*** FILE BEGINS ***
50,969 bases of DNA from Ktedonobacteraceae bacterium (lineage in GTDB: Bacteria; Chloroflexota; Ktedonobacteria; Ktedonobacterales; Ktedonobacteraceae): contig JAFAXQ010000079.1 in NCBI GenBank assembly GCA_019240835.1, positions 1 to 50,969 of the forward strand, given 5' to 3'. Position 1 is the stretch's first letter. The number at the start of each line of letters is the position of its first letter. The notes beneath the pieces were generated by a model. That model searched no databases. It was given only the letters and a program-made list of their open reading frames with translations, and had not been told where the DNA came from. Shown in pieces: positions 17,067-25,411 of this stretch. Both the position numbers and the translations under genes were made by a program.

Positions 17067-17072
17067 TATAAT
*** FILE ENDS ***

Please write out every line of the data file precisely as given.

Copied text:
50,969 bases of DNA from Ktedonobacteraceae bacterium (lineage in GTDB: Bacteria; Chloroflexota; Ktedonobacteria; Ktedonobacterales; Ktedonobacteraceae): contig JAFAXQ010000079.1 in NCBI GenBank assembly GCA_019240835.1, positions 1 to 50,969 of the forward strand, given 5' to 3'. Position 1 is the stretch's first letter. The number at the start of each line of letters is the position of its first letter. The notes beneath the pieces were generated by a model. That model searched no databases. It was given only the letters and a program-made list of their open reading frames with translations, and had not been told where the DNA came from. Shown in pieces: positions 17,067-25,411 of this stretch. Both the position numbers and the translations under genes were made by a program.

Positions 17067-17072
17067 TATAAT